Once PGS has been performed and the results have been disclosed, IVF continues in the usual way. Only the embryo given the all-clear will be placed in the uterus of the female patient and allowed to develop as normal. PGS success rates are higher than when IVF is used alone, with pregnancy rates reaching around 70% as opposed to 50% without PGS. The process allows IVI’s medical professionals to identify and circumvent issues which may otherwise have prevented pregnancy, and greatly improves the odds of a cycle working. This means that the patient will likely only have to go through one cycle of IVF.
Who can opt for PGS?
The first port of call with any fertility treatment through IVI is always a discussion about the medical history and needs of the patient or patients. Whether the patient has been through IVF before with another practitioner or not, IVI’s clinics attach great importance to getting to know the patient’s unique situation and working out what is the best way to move forward. While we do not have a firm upper age limit, the medical community in Spain generally agrees that 50 is a reasonable age to stop providing fertility treatments. Apart from this, the biggest factors in determining whether to go ahead with IVF will be genetic factors, any previous miscarriages and any other particular circumstances. The age of the male patient (if there is one) may also be a concern, as Down’s syndrome and other chromosomal abnormalities are more common in embryos having developed from the sperm of older men.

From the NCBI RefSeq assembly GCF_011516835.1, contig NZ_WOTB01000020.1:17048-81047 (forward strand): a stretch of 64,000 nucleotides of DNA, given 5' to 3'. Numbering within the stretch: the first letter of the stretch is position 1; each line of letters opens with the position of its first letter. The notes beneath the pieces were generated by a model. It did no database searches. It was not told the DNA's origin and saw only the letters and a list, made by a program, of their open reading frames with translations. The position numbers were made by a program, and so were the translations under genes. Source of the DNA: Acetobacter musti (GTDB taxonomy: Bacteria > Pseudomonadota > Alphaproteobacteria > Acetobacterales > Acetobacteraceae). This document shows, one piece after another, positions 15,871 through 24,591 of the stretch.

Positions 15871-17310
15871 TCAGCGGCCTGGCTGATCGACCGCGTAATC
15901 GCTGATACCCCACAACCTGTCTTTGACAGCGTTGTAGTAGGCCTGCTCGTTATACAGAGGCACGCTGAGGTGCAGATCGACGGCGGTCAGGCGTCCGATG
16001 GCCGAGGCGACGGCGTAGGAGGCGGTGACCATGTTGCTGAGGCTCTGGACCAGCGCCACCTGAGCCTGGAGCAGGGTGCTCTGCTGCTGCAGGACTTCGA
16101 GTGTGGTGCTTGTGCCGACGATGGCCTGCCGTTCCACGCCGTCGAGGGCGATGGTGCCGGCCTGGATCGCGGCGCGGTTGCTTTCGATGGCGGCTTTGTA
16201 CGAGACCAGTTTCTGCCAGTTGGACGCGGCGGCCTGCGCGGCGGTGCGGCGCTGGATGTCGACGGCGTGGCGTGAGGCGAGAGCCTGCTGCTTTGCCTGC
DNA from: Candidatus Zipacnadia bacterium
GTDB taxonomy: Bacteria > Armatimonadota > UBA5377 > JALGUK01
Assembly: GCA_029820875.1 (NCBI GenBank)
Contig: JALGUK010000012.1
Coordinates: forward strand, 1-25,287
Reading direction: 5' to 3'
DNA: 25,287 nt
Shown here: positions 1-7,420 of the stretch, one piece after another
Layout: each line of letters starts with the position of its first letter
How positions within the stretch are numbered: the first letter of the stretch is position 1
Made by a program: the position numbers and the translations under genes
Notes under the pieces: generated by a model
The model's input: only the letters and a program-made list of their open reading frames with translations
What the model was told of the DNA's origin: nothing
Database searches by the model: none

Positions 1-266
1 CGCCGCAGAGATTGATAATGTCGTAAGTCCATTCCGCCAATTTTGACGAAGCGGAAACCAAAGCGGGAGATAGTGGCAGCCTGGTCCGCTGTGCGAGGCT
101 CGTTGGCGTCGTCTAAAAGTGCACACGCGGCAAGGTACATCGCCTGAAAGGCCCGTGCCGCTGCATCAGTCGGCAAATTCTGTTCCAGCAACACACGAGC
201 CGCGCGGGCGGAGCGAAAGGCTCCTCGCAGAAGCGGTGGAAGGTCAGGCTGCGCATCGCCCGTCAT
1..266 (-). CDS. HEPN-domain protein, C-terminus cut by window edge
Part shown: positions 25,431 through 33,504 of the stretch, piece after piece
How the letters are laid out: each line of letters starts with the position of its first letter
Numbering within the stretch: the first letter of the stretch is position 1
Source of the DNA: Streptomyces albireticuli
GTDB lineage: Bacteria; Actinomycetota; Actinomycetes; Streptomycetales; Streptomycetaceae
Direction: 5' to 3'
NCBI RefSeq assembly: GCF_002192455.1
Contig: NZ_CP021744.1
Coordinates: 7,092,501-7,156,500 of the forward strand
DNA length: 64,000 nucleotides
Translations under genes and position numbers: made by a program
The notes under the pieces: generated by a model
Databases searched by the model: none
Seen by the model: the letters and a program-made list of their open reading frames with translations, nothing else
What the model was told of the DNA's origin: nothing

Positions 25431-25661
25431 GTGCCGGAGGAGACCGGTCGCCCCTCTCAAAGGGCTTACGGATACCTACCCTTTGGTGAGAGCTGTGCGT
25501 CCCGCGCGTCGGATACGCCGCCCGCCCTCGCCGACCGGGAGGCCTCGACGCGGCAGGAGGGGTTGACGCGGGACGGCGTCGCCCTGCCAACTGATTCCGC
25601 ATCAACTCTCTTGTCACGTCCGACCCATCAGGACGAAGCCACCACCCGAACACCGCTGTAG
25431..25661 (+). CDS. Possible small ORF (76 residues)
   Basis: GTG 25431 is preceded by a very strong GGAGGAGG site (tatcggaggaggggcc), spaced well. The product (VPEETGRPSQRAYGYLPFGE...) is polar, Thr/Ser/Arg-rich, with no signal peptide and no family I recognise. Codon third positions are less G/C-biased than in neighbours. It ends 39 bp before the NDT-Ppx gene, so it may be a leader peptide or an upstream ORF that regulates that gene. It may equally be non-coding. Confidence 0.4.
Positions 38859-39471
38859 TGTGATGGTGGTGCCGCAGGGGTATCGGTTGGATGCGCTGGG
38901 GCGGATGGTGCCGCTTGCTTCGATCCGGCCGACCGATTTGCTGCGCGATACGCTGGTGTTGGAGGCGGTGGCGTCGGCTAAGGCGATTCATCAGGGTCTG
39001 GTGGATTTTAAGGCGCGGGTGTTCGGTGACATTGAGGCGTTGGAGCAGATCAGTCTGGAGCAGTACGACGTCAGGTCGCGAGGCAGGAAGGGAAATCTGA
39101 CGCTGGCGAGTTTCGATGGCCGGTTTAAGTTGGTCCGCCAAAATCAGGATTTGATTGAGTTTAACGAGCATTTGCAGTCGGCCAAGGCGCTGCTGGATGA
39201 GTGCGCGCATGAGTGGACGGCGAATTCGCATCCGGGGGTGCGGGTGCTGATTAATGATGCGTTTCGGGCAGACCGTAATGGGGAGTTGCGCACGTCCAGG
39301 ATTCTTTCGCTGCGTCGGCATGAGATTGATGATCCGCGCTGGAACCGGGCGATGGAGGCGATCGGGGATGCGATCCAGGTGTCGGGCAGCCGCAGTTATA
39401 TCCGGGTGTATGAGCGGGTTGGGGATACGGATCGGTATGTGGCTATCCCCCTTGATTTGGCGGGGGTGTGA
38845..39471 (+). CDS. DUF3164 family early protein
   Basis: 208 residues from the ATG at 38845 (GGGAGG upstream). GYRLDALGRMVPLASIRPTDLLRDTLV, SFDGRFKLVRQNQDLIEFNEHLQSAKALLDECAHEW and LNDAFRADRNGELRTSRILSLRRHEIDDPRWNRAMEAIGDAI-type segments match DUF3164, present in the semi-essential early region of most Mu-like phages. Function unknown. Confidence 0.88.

The likelihood is that if PGS is a suitable choice for the patient or patients, IVI will identify this very quickly. Unlike clinics in other European countries, at IVI the waiting time between opting for IVF and starting treatment is very short to non-existent. PGS is carried out following the egg fertilisation stage of IVF, so it does not add a significant amount of time onto the process at all. Opting to carry out IVF with PGS or PGD at IVI is a great way to save time, which makes it ideal for those who are nervous about long waiting times at other clinics.
Combining donors with PGS